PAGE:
As the once great Barbarian Empire began to collapse, many of the empire’s seafaring southern chieftains took to the sea; a few of these voyaging heroes returned to confirm the shamanic prophesies of a wild land that could only be settled by the strong, and the barbarian peoples set out for this new world. Tales of the barbarian fleet’s great voyage, led by the “worldship” Yur-Saal, are still recited many generations later, recounting the terrific hazards of the Great Sea, and how those now famous men showed yeoman strength, resolve, and heroism in reaching the wild shores. The peace did not last long, for the goblin-kin managed to follow them – at first they seemed uninterested in war, but that quickly changed when their orcish brethren arrived, with ogres, giants, and other monstrosities. Elves too have arrived, though with uncertain number and unclear purposes – their history with the Barbarian Empire is not such that free men are keen to trust an elf; nevertheless they actively oppose the creatures of evil now plaguing the wild continent of Yur.


The barbarians hold diverse values from tribe to tribe, but the most common are Strength, Freedom, and Honor. Strength is not just physical prowess (though certainly important), but the ability to strive and survive generally, especially in Yur’s impossible wilderness; Freedom only counts personal, individual freedom, not common freedom; onlookers often confuse this for anarchy. Thus the barbarian’s freedom does not prohibit slavery, and to be a slave is perhaps the lowest disgrace one can suffer; most barbarian men die rather than turn slave.

Honor is as important as the others, though perhaps the least well defined (not that the barbarians are keen on strictly defining anything), and should not be confused with any Code that a knight might take up. Rather, the barbarian concept of honor is more akin to glory or valor: honor is achieved by proving strength, more for a great foe or challenge, and is diminished by using “dirty tricks.” That is, even backstabbers are regarded with honor for their kills, but not nearly as much as a hero who defeats enemy champions in single combat, wearing no armor, without taking cheap shots.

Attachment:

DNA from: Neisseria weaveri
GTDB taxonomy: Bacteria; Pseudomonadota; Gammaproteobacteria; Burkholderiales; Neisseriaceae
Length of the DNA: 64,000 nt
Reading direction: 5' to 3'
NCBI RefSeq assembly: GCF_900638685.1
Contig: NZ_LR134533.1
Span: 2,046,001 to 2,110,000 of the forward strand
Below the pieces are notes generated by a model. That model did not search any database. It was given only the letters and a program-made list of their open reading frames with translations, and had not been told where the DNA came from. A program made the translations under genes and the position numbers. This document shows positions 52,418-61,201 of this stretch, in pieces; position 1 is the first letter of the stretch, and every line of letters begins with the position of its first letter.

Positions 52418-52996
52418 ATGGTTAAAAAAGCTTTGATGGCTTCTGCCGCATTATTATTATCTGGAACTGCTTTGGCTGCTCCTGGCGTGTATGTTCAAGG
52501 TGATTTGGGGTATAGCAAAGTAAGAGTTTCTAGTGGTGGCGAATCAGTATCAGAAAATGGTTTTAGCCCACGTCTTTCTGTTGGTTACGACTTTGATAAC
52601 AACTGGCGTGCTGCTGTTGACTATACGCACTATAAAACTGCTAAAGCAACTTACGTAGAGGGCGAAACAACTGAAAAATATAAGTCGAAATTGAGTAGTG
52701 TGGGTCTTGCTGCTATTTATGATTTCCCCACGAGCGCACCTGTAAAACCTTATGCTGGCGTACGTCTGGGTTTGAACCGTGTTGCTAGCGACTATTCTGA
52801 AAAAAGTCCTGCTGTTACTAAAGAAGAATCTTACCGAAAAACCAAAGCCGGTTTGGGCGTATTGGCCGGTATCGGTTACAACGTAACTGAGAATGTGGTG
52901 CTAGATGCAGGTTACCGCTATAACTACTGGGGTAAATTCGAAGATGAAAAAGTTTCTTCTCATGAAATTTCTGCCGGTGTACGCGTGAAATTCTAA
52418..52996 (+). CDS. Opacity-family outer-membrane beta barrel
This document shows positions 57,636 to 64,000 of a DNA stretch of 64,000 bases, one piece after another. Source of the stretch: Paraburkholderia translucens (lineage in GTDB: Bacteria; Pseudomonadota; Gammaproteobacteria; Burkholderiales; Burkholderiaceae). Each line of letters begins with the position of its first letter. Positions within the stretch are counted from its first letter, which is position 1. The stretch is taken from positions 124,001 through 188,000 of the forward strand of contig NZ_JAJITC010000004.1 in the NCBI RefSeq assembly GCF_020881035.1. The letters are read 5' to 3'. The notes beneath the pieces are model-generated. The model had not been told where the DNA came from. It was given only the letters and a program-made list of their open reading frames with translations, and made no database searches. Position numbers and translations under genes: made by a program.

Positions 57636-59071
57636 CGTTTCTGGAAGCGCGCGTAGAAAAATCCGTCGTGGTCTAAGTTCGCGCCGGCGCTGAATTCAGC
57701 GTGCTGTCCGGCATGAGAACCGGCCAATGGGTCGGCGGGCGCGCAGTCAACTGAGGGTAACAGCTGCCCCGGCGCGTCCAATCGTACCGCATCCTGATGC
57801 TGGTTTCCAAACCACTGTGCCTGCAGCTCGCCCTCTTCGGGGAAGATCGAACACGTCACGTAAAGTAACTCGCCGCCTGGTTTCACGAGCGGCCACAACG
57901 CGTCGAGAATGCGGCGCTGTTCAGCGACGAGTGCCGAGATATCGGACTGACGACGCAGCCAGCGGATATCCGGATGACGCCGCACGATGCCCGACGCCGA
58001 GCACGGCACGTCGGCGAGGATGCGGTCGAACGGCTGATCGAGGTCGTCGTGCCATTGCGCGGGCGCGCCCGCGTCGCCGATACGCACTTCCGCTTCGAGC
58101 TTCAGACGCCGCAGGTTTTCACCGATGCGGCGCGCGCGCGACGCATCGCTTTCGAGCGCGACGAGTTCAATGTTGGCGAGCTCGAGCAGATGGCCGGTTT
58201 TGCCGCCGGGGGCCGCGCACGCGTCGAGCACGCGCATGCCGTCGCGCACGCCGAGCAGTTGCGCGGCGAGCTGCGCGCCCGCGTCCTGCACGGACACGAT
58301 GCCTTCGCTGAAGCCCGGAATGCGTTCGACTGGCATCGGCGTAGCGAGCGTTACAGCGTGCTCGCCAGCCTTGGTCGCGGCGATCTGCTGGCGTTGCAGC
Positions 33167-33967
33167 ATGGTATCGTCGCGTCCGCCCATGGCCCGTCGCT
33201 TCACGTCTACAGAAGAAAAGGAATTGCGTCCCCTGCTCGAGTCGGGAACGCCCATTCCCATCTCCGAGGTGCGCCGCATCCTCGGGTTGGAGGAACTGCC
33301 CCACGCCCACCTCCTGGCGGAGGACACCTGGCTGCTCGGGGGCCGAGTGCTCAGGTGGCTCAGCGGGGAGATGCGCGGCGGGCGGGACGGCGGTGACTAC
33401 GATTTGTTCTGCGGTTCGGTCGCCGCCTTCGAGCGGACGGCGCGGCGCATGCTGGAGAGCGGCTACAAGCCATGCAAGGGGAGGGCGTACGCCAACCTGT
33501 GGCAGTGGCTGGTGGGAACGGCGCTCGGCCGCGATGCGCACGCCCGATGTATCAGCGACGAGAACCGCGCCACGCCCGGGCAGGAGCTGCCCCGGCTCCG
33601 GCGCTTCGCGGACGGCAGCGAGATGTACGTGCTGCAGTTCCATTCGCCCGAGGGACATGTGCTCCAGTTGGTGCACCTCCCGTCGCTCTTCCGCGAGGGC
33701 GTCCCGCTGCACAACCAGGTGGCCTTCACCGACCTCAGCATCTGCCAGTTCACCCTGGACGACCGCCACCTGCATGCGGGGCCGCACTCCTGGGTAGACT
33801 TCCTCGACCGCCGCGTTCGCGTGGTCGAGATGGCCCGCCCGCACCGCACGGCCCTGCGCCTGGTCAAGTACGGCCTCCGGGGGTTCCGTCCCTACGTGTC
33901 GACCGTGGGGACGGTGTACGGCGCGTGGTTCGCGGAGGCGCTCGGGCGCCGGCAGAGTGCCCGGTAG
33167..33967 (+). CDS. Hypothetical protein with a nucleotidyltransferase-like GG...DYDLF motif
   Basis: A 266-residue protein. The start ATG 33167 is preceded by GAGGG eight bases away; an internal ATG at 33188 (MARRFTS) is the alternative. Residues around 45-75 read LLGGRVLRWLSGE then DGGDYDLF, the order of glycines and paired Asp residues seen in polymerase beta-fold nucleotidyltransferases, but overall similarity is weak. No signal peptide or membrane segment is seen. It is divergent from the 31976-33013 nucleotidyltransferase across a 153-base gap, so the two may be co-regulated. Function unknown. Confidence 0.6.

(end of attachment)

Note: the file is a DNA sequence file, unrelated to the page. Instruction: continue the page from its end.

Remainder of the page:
In short, the barbarian philosophy falls somewhere between “live and let live,” and “survival of the fittest.” While barbarians readily unite against common foes (e.g. orc-kind), they still have a long tradition of in-fighting – more than one barbarian cheiftain has betrayed his ally at the end of a battle to increase his slaves and spoils. In fact, this bizarre fraternity is almost directly responsible for the words of the later-famed bard Baladrius, “never trust a Barbarian, further than you can throw him.”

The Elven presence in Yur has given rise to (greatly exaggerated) retellings of the old stories of the formation of the Barbarian Empire; how the barbarian people escaped from elven bondage, and how their glory surpassed that of the elves and elf-lovers. Orcs and their kith just make the barbarians’ blood boil, and many songs are sung of the barbarians who in terrific frenzy slew many times their number of the enemy.

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The Chronicles of Erdon Beaumains